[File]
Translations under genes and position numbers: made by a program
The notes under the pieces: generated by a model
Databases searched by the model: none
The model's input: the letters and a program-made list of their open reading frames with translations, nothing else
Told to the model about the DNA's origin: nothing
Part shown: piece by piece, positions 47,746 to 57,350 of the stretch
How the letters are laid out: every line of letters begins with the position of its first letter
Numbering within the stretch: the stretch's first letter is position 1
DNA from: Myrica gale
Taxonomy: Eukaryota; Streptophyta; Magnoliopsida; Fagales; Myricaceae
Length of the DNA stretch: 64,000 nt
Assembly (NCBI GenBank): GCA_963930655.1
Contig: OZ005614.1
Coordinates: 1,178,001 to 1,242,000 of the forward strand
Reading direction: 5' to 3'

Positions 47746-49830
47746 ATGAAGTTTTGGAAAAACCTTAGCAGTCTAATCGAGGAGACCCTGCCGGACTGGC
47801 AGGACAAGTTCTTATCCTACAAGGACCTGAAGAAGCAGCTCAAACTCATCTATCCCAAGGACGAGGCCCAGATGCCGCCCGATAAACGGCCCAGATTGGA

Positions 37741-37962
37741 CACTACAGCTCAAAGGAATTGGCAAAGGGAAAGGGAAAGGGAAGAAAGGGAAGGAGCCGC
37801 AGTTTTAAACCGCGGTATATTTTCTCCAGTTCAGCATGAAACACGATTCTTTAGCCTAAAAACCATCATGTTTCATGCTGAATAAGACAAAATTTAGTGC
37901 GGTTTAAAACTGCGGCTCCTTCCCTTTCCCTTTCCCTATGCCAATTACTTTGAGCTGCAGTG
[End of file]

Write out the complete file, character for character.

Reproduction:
Translations under genes and position numbers: made by a program
The notes under the pieces: generated by a model
Databases searched by the model: none
The model's input: the letters and a program-made list of their open reading frames with translations, nothing else
Told to the model about the DNA's origin: nothing
Part shown: piece by piece, positions 47,746 to 57,350 of the stretch
How the letters are laid out: every line of letters begins with the position of its first letter
Numbering within the stretch: the stretch's first letter is position 1
DNA from: Myrica gale
Taxonomy: Eukaryota; Streptophyta; Magnoliopsida; Fagales; Myricaceae
Length of the DNA stretch: 64,000 nt
Assembly (NCBI GenBank): GCA_963930655.1
Contig: OZ005614.1
Coordinates: 1,178,001 to 1,242,000 of the forward strand
Reading direction: 5' to 3'

Positions 47746-49830
47746 ATGAAGTTTTGGAAAAACCTTAGCAGTCTAATCGAGGAGACCCTGCCGGACTGGC
47801 AGGACAAGTTCTTATCCTACAAGGACCTGAAGAAGCAGCTCAAACTCATCTATCCCAAGGACGAGGCCCAGATGCCGCCCGATAAACGGCCCAGATTGGA

Positions 37741-37962
37741 CACTACAGCTCAAAGGAATTGGCAAAGGGAAAGGGAAAGGGAAGAAAGGGAAGGAGCCGC
37801 AGTTTTAAACCGCGGTATATTTTCTCCAGTTCAGCATGAAACACGATTCTTTAGCCTAAAAACCATCATGTTTCATGCTGAATAAGACAAAATTTAGTGC
37901 GGTTTAAAACTGCGGCTCCTTCCCTTTCCCTTTCCCTATGCCAATTACTTTGAGCTGCAGTG